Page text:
Getting an ARM Mortgage: Pros and Cons

Most people have to take out a mortgage in order to buy the home of their dreams. Usually, home buyers end up taking out a 30-year fixed-rate mortgage. However, you have other options. One of those options is an adjustable-rate mortgage, also known as an ARM mortgage. Adjustable-rate mortgages are very different from the typical fixed-rate mortgage. Here's what you need to know.

What Is an Adjustable-Rate Mortgage

An adjustable-rate mortgage is a type of mortgage that does not have a set interest rate over the entire repayment period. Instead, the interest rate may adjust over time based on an interest rate benchmark and a set premium as documented in the loan documents. The payment may change during the repayment period as the interest rate adjusts.

Types of Adjustable-Rate Mortgages

One of the most common adjustable-rate mortgages is the hybrid ARM. A hybrid arm has an initial period with a fixed interest rate followed by regular interest rate adjustments on a predetermined schedule. For instance, a bank may offer a five-year fixed interest rate period followed by annual interest rate adjustments. The adjustments may have a maximum rate adjustment depending on the specifics of your loan.

Another type of adjustable-rate mortgage is the option ARM. The interest rate on an option ARM will adjust as interest rates change, usually on a monthly basis. However, you'll have many monthly payment options to choose from including a minimum payment, an interest-only payment, a payment based on a 15-year amortization of your mortgage and a payment based on a 30-year amortization of your mortgage. Option ARMs can be complex so make sure you understand all the nuances of the option ARM before you decide an option ARM is best for you.

Why Get an Adjustable-Rate Mortgage

Adjustable-rate mortgages may be the right choice for you for a few reasons. You'll benefit up front with an adjustable-rate mortgage as the initial interest rate is usually lower than a comparable 30-year fixed-rate mortgage. This works to your benefit if you decide to move or refinance your mortgage before the initial fixed-rate period on a hybrid ARM expires.

Advantages of Adjustable-Rate Mortgages

Adjustable-rate mortgages can be very advantageous if you expect interest rates will decrease in the future. As your mortgage interest rate adjusts, your interest rate may actually decrease and lower your payment. Additionally, since adjustable-rate mortgages usually have a lower initial interest rate than a typical 30-year fixed-rate mortgage, you could very well qualify for a larger loan to buy a bigger home or a home with nicer finishes.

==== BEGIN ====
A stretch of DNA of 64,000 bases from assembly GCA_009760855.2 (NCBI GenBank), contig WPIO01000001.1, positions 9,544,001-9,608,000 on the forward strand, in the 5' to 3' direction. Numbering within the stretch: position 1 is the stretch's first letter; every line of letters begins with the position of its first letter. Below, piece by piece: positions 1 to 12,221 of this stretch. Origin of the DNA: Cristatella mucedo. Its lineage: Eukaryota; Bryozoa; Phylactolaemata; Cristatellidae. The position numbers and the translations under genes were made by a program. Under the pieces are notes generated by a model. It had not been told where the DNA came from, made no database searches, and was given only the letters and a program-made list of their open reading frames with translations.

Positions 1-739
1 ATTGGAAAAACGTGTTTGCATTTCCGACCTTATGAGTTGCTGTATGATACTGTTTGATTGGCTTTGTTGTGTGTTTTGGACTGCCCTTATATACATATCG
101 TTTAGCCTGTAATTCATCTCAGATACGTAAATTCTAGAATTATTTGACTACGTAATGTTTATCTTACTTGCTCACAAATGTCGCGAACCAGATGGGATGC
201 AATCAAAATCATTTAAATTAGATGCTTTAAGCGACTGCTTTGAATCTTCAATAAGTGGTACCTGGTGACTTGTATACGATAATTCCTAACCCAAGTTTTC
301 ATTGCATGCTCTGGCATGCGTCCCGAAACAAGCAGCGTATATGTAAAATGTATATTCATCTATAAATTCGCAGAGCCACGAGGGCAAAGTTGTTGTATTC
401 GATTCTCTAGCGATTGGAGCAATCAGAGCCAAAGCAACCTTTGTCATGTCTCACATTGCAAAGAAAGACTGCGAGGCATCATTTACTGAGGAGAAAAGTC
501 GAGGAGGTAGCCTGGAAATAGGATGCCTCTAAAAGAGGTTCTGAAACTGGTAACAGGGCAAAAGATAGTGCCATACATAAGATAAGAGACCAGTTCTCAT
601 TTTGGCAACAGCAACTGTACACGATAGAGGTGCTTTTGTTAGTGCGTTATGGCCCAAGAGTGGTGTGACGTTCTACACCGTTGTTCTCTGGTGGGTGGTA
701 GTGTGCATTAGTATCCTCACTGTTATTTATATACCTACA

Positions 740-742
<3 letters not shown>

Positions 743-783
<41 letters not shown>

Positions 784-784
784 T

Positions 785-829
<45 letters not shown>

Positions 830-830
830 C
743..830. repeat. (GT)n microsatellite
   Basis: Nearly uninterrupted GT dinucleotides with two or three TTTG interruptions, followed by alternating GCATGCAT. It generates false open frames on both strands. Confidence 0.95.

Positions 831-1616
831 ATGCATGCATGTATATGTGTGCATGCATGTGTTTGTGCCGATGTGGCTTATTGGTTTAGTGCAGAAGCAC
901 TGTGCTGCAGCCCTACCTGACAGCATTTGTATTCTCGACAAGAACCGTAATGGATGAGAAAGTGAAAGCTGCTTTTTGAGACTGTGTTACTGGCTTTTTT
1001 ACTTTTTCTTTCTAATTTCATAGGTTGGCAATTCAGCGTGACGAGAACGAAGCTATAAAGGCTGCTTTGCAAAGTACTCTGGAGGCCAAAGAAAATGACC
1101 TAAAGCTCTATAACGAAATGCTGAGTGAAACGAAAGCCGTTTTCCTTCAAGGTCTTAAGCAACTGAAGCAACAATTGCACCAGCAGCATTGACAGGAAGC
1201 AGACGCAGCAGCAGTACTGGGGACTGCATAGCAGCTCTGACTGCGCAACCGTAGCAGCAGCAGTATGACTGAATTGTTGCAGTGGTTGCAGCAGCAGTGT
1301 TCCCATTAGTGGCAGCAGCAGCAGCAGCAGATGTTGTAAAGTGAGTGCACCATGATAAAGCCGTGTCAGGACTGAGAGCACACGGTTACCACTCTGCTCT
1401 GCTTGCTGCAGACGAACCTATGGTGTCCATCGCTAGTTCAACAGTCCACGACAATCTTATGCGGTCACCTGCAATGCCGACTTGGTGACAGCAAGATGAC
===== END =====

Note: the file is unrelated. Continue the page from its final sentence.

If you decide to make extra principal payments, your payment may decrease based on the new principal amount owed at your next payment reset date, unlike with a traditional 30-year fixed mortgage. If you choose an option ARM, you'll have flexible payment options that allow you to pay off your mortgage faster or slower based on the payment options detailed in your loan agreement and what your current finances can handle.

Drawbacks of Adjustable-Rate Mortgages

ARM mortgages have drawbacks, too. While you may predict interest rates will decrease in the future, they can unexpectedly increase as well. If interest rates increase quickly, you could be left with a much higher mortgage payment than during the initial fixed rate portion of a hybrid ARM.

The lower initial interest rate may lure you into buying more home than you can truly afford. You should always be prepared to make a payment based on the maximum interest rate possible under your ARM loan agreement. That worst case payment could become a reality if interest rates make a turn for the worst and you can't sell your home or refinance your mortgage. Changing interest rates and the resulting changes in your monthly mortgage payment can also make budgeting and long term financial planning more difficult as no one can accurately predict future changes in interest rates.

Option ARMs can be bad for your finances if you always find yourself picking the lowest payment options. You could end up owing more than your home is worth. Minimum payments may also increase to a level that is not affordable if both the principal owed and interest rates are increasing when you're having a tough time with your finances.

Requirements for Adjustable-Rate Mortgage Financing

If you want to get an adjustable-rate mortgage, you'll need to meet your lender's minimum requirements for a loan. However, different lenders offer different ARM loan programs that have different qualification requirements. You'll usually have to have a minimum credit score and keep your mortgage payment under a particular debt-to-income ratio. You may need a down payment, although the size may vary depending on the lender and loan program you choose.

Comparison Shopping for Adjustable-Rate Mortgages

Just like with any mortgage, it makes sense to comparison shop for an ARM mortgage. Different lenders offer different rates and closing costs which could result in a significant savings for you. After you've determined what type of adjustable-rate mortgage you want, get multiple quotes for the same type of adjustable-rate mortgage from competing lenders. Then, compare the closing costs and interest rates to see which mortgage will cost you the least amount of money over the time period you plan to live in your home. If you want to avoid the hassle of contacting multiple lenders yourself, you can get multiple mortgage quotes on LendingTree.

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